in my own state, as you say, Michoacan, that the criminals take the control of the police force or take control of the governor. How can you imagine
that your families are going to be protected? It is impossible.
Actually you can see in Michoacan the former governor, actually secretary general of the government, is in jail right now. And the current governor
or a few days ago resigned.
Why? Because his son appeared in a video with a criminal. So you need to -- we need to understand that organized crime is taking over the control of
territory not only in Mexico but in Central America, some countries of Latin America and some countries in Africa at least.
So we need to face the criminals, first. Second and more important, we need to reveal the law enforcement institutions, what I found when I took
office is the police was completely eroded by corruption in several places.
So we need to reveal all those law enforcement institutions, meaning police force, attorney general, law officers and judges. And still we need to
reveal the social fabric. That is the right strategy, that's the strategy put in place. And I don't regret about that.
AMANPOUR: Former President, thank you very much indeed for joining me.
CALDERON: You're welcome.
AMANPOUR: So despite the challenges Mexico faces, it has always harbored dreams of glory ever since the Aztecs and the Mayans built pyramids to
rival those in ancient Egypt. Today, two Mexican artists discover a monument to their nation's neglected infrastructure.
Ivan Puig and Andres Padilla built a car that travels along miles of empty railroad track that was meant to connect Mexico City to the Atlantic Coast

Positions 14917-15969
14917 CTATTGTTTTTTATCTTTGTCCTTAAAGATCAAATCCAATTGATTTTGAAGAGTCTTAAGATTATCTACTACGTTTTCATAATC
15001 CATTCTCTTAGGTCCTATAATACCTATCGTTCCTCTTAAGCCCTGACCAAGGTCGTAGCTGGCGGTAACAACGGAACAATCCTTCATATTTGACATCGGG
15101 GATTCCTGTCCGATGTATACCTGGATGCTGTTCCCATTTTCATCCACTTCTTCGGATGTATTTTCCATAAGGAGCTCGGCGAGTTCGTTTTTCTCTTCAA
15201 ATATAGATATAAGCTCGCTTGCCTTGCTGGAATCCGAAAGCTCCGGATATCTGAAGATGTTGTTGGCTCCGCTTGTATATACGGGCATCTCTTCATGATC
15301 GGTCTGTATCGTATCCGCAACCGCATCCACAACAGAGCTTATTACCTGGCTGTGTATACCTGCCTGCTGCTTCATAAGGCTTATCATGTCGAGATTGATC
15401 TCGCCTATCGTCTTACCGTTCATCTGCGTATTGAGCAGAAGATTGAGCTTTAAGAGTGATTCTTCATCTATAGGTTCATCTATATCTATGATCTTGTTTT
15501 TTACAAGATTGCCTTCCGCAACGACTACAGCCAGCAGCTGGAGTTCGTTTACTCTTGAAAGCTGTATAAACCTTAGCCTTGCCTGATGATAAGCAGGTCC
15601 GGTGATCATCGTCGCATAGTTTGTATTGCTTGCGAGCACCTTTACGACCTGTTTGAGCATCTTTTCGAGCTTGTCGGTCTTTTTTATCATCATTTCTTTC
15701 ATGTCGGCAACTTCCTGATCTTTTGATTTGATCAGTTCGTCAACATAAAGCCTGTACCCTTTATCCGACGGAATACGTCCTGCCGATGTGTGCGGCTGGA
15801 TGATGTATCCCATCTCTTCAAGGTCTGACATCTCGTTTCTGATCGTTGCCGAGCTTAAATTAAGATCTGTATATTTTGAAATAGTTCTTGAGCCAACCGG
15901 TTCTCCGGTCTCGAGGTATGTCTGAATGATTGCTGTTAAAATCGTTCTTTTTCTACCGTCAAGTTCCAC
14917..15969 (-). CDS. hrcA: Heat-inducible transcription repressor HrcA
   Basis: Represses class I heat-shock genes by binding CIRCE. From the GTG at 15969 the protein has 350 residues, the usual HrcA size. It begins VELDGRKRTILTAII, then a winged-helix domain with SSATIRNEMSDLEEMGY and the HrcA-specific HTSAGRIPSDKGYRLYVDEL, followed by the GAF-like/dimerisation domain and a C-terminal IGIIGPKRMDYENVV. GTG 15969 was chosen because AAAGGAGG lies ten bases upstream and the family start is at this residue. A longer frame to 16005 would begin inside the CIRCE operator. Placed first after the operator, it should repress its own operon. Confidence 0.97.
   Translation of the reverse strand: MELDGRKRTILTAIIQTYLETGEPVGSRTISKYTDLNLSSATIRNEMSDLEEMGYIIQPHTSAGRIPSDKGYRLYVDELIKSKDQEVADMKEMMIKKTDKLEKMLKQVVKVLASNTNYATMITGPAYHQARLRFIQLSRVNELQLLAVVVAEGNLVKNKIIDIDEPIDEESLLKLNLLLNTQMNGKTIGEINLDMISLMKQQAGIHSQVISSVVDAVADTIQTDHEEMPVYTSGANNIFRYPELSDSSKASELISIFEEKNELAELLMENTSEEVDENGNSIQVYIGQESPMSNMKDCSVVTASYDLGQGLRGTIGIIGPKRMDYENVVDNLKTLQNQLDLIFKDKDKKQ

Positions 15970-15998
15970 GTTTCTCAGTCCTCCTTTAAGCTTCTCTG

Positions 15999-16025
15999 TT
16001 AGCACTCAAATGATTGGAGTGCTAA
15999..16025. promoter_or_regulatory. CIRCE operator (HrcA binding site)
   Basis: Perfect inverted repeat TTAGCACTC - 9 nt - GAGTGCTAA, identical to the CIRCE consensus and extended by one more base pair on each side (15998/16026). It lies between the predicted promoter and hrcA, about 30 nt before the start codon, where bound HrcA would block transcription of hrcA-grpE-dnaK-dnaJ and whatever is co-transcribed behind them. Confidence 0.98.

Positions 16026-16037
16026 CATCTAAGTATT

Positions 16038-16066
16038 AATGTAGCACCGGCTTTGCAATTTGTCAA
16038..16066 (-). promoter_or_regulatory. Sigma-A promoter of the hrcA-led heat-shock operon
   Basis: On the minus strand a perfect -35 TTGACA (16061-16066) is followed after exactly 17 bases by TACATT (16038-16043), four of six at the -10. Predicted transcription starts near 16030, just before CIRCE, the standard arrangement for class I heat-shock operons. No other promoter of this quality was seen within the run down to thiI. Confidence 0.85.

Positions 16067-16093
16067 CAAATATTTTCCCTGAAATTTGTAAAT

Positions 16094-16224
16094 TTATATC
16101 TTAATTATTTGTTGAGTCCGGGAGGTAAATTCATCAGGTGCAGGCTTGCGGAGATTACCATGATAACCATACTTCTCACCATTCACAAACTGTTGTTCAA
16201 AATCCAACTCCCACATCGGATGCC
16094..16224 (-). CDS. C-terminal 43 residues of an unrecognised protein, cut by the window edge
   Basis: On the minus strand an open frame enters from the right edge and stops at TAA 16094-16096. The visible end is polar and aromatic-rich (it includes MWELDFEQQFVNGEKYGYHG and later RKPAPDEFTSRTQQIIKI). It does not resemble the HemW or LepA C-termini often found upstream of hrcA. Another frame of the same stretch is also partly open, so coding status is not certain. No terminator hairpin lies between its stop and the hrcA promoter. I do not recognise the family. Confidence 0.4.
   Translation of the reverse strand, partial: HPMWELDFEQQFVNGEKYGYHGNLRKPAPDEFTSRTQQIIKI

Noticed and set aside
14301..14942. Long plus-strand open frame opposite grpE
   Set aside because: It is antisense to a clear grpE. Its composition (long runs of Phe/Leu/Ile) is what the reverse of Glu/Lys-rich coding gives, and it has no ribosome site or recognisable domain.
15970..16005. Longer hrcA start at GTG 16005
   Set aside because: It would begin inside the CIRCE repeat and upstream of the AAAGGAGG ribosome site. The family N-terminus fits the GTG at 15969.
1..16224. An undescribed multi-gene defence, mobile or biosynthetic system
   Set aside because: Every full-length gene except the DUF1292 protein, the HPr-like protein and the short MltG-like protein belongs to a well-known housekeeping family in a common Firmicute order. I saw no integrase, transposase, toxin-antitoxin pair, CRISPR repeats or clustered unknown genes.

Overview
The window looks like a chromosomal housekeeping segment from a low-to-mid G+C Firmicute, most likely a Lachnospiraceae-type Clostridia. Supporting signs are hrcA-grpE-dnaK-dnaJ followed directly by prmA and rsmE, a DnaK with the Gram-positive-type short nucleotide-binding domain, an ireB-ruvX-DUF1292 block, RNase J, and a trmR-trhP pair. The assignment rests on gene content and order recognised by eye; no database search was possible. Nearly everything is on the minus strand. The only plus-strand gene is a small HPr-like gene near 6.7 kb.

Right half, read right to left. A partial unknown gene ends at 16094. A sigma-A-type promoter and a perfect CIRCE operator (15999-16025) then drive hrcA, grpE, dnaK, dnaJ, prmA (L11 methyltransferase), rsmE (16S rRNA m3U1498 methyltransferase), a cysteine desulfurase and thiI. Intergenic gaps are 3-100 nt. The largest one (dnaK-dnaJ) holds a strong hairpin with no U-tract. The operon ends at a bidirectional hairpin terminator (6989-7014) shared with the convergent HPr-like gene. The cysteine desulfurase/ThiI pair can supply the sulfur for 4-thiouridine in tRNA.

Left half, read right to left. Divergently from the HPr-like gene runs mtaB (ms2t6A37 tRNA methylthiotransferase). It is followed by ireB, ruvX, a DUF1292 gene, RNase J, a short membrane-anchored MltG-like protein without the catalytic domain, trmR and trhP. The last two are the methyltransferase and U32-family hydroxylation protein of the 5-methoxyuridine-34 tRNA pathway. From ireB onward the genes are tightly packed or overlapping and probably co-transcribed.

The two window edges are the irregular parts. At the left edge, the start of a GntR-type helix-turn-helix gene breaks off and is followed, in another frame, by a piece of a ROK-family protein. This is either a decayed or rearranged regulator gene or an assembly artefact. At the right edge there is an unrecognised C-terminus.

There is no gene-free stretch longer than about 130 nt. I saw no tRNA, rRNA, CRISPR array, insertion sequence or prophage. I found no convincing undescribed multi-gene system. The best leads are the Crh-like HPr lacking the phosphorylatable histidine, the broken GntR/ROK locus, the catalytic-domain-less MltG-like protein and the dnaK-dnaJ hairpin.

and to the world beyond . This remarkable video, part of an exhibit now on display here in London, reveals the natural beauty of the land and the
faces of the people in forgotten communities, people who are still waiting for that train whistle they never heard.
And after a break, the remarkable journey of a young Afrikaner woman who grew up in fear and loathing of her nation's black majority to then work
for the world's most towering black leader.
South Africa through the eyes of Zelda La Grange when we come back.
AMANPOUR: Welcome back to the program. My next guest was the gatekeeper and most trusted aide and friend to Nelson Mandela. Zelda La Grange was
born the year after Mr. Mandela went to jail and as a white Afrikaner woman, nothing about her upbringing could have prepared her for this job,
from the typist pool in the presidency to Nelson Mandela's personal assistant and right hand.
Her memoir, "Good Morning, Mr. Mandela," is published just as South Africa continues to wrestle with its own identity and its lingering racial divide.
And she joined me for a frank conversation even shockingly so right here in the studio.
AMANPOUR: Zelda La Grange, welcome to the program.
LA GRANGE: Thank you.
AMANPOUR: How did a young girl like yourself, a whiter-than-white Afrikaner who believed in apartheid end up working for the world's foremost
LA GRANGE: Well, you can add racist to that. I mean, I admit in my book, you know, I was a full-on racist by the time I started working for him.
And which makes this so unlikely to happen.
I applied for a job in his office as president but working for his secretary, who was Mary Mxadana at the time. And she just basically needed
a typist. And I happened to be busy with the interview on that particular day for another position in the president's office.
And when she came in, she said, "I need someone right now."
AMANPOUR: So you describe yourself as a racist. I mean, that is shocking for me to hear. I mean, I suppose I should expect it. That was the system
that you grew up under. It was a racist system.